First of all, this was not a peer-reviewed scientific report even though it is promoted as such. “Peer review” simply means that the results from a scientific study are written in the form of a manuscript that is sent to several scientists in the same area of research (i.e., peers) to review to determine if the research was conducted using sound scientific principles and if the manuscript is an accurate representation of the data that the authors collected. This report was simply published online by the Open Society Foundation, and no date of publication can be found anywhere on the report. Therefore, this simply represents the opinion of the authors, and, I assume, the Open Society Foundation.
Secondly, only one of the authors is a scientist. The lead author, Carl Hart, Ph.D. is an Associate Professor of Psychology. Co-author Joanne Csete is actually the deputy director of the Open Society Global Drug Policy Program, while co-author Don Habibi, is a Professor of Philosophy and Religion.
So, what are the major claims in this report? The authors first discuss how the “crack baby” epidemic was overstated, and suggest that this was a plot to artificially increase the penalties for “crack” compared to powder cocaine possession and distribution. I agree that the penalties should be the same for any form of cocaine, but that is NOT the motivation underlying the warnings associated with methamphetamine use.
The authors then lump in methamphetamine with all other forms of amphetamine (Adderall), and they even include Ritalin in the mix. But then, surprisingly, they cite statistics collected by the United Nations Office on Drugs and Crime (UNODC) in 2011, “UNODC’s most recent report concluded that markets for methamphetamine are growing faster than for other ATS [amphetamine-type stimulants], fueled in part by significant increases in East and Southeast Asia, the United States and Mexico in the last five or six years.” In addition, “While production was highest in the Middle East, Southeast Asia and North America (including Mexico), production in Africa, especially South Africa, was increasing.” Yes, there is a global methamphetamine epidemic as I and others have stated. Yet Sullum talks of “hyperbole.” What’s going on here?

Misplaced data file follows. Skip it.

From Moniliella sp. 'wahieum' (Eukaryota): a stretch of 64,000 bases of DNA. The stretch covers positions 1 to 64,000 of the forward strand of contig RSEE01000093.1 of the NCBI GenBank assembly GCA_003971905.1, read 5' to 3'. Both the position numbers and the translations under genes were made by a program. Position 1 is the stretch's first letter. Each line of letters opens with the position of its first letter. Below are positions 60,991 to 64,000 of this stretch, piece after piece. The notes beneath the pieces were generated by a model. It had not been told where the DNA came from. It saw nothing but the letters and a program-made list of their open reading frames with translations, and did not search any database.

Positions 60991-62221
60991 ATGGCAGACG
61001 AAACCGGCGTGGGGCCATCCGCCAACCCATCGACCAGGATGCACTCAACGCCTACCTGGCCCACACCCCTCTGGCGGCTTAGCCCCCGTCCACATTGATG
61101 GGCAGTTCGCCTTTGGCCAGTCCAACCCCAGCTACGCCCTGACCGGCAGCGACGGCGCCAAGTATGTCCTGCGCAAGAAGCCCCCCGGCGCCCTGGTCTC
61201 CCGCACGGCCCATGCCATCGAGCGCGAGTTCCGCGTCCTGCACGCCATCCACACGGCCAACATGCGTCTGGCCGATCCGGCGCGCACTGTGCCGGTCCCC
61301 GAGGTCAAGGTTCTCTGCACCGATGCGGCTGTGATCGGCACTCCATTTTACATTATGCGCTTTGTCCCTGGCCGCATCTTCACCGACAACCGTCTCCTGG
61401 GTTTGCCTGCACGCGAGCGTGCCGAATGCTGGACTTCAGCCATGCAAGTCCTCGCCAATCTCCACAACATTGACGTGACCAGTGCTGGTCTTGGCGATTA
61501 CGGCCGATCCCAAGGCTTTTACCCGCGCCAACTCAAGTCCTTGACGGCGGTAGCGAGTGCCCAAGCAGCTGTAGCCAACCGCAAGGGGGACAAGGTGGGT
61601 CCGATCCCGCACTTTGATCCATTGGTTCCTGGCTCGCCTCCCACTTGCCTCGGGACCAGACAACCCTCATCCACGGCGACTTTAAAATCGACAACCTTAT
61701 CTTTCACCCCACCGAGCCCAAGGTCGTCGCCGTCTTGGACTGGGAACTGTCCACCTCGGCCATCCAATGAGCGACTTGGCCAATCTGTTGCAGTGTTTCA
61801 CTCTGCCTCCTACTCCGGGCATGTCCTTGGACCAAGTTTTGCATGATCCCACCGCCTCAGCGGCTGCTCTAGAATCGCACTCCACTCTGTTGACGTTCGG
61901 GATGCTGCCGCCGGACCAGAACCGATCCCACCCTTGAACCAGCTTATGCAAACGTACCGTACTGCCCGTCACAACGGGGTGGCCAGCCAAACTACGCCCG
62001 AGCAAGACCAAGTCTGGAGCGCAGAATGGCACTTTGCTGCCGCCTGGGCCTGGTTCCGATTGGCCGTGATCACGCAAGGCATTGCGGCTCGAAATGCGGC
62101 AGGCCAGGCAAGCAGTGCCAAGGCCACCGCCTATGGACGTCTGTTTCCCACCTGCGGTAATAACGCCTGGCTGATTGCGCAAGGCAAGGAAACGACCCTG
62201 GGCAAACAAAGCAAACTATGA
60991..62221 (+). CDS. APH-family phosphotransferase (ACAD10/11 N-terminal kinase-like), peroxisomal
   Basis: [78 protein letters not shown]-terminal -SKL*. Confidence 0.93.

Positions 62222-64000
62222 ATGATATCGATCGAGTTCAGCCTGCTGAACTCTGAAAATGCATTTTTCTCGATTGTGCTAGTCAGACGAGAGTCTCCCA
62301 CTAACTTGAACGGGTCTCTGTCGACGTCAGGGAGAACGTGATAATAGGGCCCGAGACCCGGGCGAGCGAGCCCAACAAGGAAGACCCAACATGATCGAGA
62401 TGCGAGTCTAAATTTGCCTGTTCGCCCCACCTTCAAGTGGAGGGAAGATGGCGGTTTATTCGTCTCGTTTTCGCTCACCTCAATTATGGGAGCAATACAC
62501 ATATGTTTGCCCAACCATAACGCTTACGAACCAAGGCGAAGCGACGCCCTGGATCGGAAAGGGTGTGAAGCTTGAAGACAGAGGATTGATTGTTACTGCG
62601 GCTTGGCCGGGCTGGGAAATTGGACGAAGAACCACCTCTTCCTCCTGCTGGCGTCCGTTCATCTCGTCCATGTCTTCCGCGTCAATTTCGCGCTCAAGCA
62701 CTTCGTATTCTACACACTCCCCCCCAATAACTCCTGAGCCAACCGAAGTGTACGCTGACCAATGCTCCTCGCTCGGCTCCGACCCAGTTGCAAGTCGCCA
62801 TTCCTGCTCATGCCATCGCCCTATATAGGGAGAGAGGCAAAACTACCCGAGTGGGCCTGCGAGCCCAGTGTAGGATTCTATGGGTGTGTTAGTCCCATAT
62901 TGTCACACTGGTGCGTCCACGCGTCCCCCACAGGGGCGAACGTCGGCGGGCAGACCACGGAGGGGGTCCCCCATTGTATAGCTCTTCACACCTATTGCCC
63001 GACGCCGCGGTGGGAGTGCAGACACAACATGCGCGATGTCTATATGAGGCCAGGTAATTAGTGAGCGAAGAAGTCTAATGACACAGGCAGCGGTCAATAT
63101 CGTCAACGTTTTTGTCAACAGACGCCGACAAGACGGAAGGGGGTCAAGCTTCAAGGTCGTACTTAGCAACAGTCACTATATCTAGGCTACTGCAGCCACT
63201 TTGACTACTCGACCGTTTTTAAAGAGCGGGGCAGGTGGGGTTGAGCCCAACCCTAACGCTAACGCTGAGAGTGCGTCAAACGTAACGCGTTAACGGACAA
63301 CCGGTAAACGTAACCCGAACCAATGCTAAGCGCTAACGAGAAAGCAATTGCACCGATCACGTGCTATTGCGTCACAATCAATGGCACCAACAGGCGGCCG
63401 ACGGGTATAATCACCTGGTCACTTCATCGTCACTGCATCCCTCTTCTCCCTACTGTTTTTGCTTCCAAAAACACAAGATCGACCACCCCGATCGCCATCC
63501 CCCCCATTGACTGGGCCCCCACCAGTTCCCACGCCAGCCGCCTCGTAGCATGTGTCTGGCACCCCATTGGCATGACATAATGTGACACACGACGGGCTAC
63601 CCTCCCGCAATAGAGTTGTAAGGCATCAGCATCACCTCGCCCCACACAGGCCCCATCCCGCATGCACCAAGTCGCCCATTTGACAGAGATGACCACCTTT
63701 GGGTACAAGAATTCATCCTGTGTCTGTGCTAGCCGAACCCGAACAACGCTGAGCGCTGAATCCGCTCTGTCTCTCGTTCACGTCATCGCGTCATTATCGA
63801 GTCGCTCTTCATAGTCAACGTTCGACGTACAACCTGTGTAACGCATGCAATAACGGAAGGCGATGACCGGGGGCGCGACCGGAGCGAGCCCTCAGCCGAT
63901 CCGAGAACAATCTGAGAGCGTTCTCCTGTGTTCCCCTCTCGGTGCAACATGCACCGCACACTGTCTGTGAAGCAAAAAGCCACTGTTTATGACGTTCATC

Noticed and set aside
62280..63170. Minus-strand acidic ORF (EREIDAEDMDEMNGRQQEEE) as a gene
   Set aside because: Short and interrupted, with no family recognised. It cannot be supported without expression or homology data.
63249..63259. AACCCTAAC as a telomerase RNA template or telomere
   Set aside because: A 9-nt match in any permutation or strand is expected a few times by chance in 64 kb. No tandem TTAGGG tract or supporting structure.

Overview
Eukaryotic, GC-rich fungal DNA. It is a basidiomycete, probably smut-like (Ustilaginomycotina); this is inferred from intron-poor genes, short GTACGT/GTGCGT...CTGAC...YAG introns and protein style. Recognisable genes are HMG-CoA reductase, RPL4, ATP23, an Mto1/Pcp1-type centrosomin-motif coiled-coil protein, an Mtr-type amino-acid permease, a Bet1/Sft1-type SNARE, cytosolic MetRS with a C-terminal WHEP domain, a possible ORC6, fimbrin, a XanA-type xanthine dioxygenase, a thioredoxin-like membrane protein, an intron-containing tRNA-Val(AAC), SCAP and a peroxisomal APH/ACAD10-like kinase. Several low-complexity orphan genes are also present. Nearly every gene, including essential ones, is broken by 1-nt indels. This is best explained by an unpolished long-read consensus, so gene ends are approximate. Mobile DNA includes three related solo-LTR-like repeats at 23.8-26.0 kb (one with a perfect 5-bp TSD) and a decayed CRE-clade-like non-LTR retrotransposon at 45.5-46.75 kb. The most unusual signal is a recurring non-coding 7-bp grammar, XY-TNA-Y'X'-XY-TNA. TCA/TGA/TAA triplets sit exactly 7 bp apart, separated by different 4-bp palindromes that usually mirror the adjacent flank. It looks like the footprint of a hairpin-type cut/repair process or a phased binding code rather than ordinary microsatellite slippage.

The authors then claim that the advertisements and websites presented by groups such as the Montana Meth Project have caused the organization to lose credibility because they exaggerate the harmful effects of meth and are just using scare tactics reminiscent of the cult film “Reefer Madness.” I have also told the readers that not everyone who uses meth looks like the people represented in some of the mug shots of meth users. The authors claim that people with prescriptions for Adderall don’t look like that way either. Obviously not! As a pharmacologist, I realize that the effects of any drug are dose related. At low, prescription doses of Adderall, people are not likely to experience many adverse side effects. But on the other end of the spectrum is the IV meth user who is increasing the dose of meth in an attempt to get that desired effect that she felt the first time that she injected the drug. She may even inject the drug repeatedly every two or three hours, even though the drug is still active in her body for another 6-12 hours. This use is not pharmacological and not logical, but it happens over and over again as people chase that high. Comparing prescription Adderall (or Ritalin) use to a chronic IV meth user is misleading and disingenuous at best.